25 Telling Talking Points From John Chambers11:30 AM EST Fri. Feb. 18, 2011
Cisco's longtime Chairman and CEO, John Chambers, has a lot on his mind. From data center virtualization to collaboration, economic productivity to channel services growth, HP and IBM to Cisco's competitive advantage, and plenty more.
Here's a look at hot topics Chambers addressed during a 30-minute interview with CRN editors earlier this month.
At the 10,000 foot level, what's most exciting is that many of the market transitions we anticipated happening are happening. The network is becoming the platform not just for all forms of communications and IT, but it's going to enable a different generation of productivity around collaboration, it's going to change the data center, it's going to change health care, it's going to be at the center of everything from security to video. The exciting thing about Cisco and its partners is we're going to play there together. We are better together.
If you look at the breadth and depth ranging from such issues as collaboration, it will drive a decade of productivity. The first time I've ever heard [it] at the World Economic Forum, with top economists from Europe, the U.S. and China, we talked about GDP growth for the next three to five years and beyond, and I asked about productivity and expected a candid answer of one to one-and-a-half percent, which is what they always say, 'You can't drive faster than that.'
All of them agreed -- all of them agreed -- that we were in for a decade of productivity growth that was probably two to three percent or more. When I asked them what's going to cause that, they said, 'What you're doing, John.'
There hasn't been a new hardware player in the data center for decades, and contrary to all the prognostications, we are breaking away there. We have very much established ourselves. We are in the top three x86 players. We're winning a lot in the cloud, which is the second generation of virtualization data centers. The product is winning most of the performance awards. And it isn't servers separate from the network separate from storage. It's that combined, first in a physical data center, then in the cloud, then all the way in your home. And [we] build VDI and other capabilities off of it.
Video is the next voice. It's going to be how we communicate. When we built a router, nine years ago now, that did a billion phone calls -- voice, if you will -- everyone thought we were crazy. Of course, 5- or 6,000 CRS-1s later, and 500 customers-plus, we are now building a router than does a billion videos. I think you'll see the same exponential curve on that, except video will have much more cost justification whether it's entertainment or productivity, whether it's how you enable a collaboration, how you enable virtual organizations together, whether it's just permitting you to travel halfway around the world. It enables opportunities and meets tough issues.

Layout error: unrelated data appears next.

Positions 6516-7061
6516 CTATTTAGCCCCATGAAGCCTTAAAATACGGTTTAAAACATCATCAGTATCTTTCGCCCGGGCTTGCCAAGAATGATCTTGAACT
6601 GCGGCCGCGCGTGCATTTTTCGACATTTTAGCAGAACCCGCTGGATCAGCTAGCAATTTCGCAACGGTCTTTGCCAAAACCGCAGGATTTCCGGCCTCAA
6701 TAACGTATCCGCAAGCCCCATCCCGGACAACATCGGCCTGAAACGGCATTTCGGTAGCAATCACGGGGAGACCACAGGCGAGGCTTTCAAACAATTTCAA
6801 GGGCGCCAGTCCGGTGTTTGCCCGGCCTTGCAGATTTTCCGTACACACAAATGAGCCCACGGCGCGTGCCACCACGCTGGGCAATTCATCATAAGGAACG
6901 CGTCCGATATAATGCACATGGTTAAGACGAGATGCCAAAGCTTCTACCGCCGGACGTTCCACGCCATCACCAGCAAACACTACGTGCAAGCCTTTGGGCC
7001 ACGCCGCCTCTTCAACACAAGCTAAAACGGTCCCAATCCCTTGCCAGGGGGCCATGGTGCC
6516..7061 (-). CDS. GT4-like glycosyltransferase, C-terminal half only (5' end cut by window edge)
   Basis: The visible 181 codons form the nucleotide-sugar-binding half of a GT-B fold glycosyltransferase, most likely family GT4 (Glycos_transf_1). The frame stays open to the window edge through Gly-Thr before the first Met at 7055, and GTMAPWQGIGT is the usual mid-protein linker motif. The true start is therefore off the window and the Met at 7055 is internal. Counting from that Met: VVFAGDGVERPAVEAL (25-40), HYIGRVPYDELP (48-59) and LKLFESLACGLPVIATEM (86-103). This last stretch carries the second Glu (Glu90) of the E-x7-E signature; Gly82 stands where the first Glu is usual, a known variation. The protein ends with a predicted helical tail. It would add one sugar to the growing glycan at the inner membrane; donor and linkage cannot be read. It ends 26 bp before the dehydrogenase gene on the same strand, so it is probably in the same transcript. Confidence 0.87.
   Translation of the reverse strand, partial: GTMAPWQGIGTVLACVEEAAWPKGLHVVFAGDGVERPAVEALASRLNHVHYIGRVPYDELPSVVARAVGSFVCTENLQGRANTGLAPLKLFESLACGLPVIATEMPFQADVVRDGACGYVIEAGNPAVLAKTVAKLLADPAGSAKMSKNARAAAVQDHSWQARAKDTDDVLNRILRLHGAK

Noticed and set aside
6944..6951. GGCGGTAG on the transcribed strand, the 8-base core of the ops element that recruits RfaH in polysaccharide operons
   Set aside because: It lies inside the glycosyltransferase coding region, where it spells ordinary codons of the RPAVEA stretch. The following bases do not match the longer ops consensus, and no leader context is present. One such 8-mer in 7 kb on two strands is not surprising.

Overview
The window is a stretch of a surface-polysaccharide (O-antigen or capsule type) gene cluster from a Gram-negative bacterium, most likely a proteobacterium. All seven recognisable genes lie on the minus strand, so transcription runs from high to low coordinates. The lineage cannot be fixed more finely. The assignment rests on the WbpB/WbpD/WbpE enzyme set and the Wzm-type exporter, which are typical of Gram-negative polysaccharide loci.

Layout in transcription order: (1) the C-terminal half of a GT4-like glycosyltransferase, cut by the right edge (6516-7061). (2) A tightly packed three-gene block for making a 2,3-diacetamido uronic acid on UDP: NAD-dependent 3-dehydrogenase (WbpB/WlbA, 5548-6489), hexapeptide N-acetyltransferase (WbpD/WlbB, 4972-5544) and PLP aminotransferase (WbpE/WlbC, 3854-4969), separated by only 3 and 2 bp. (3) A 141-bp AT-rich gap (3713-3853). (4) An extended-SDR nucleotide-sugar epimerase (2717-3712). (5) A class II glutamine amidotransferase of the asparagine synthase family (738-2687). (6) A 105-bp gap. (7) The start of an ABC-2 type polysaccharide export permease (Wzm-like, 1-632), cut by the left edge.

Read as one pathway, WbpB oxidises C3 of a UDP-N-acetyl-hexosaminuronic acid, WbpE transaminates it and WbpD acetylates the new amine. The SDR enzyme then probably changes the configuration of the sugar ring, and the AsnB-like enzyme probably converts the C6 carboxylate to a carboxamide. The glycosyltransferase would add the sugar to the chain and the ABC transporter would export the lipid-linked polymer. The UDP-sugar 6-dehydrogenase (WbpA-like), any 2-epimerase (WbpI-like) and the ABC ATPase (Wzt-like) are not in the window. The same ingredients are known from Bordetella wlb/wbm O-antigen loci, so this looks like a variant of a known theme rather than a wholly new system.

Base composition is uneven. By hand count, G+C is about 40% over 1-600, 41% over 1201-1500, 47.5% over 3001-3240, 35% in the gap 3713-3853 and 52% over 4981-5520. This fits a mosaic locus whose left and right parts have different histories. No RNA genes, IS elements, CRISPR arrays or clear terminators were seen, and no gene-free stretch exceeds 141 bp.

We have moved from being a provider of routers and switches to more and more, we're providing the technology architecture, and with our leading edge customers, we're starting to provide business and government architecture. Who would have thought that Cisco would be the key to innovation as the leadership in Russia started to transform their country? Who would have thought that when there were issues in the Middle East, we'd be right in the middle in terms of how you create jobs and balance that, where high tech can play a key role and help raise jobs for all? Who would have thought in America we can talk about the future of this country and the way we grow out of it is through productivity and job creation though these new technologies -- by the way, all enabled by the network.
Have we spread ourselves a little bit thin? I've always spread us thin at Cisco. The key is market transitions wait for no one. This verticalization, whether it's good or bad, is happening. And unlike our peers that we're competing against, we share the majority of our direction with our partners, including even the services level where I would expect our partners to generate five, ten times the services revenue we do, even though we're all needing to move to a services-led sell and services-led implementation. So while there will always be bumps in front of us, and there's probably a few -- though to be candid, no one handles those bumps better than Cisco, though I always wish I was smarter to avoid them -- we eventually get it right and get a process going.
First of all, be realistic given the market. Which areas do you have differentiation and which areas do you want to invest in? The good news is, it's a portfolio play. And the portfolio will come together every time, so you can reconnect at a future time. In terms of one of the charts I'll use at the partner conference, I'll talk about the very top of our big bets, and I'll separate them into categories. Small to medium business, IP NGN [Next Generation Network], Borderless Networks, and then the next generation, data center virtualization, video, and then the next generation after that, clouds and what we're doing with EMC, and the generation after that, smart grid.
I wouldn't try to be all things to all people. I would say based on the business case, where do you move, but what has to change is you don't want to take on a competitor on a single, standalone product. Our products are the most competitive -- they've been since I've been here at Cisco. You see that in our market share, in awards for that, but if you're selling a single, standalone product, you're ignoring perhaps the strongest thing Cisco does, which is an architectural approach, which protects their investments, allows them to move into new markets relatively seamlessly, and while they might not move into quote "video" or cloud today, or security architecture today, what we build is the vehicle that allows them to do it from an architectural play, and is how you change business process and government process.
When I talk with the leaders of large retailers, you can imagine I don't talk routers and switches, I talk, 'How does your physical world come together with your virtual world? How does your supply chain change? What are your competitors doing that you need to do differently? How does the customer buy today versus how they used to buy? How can we help change that in a store, physically and virtually?' Same thing in the automotive arena. Don't talk routers and switches, we talk about what are your incremental revenue streams, we talk about your design cycle, how do you do time to market, and as you design your car of the future -- people forget -- it's a network car. We can play a role there that's very unique.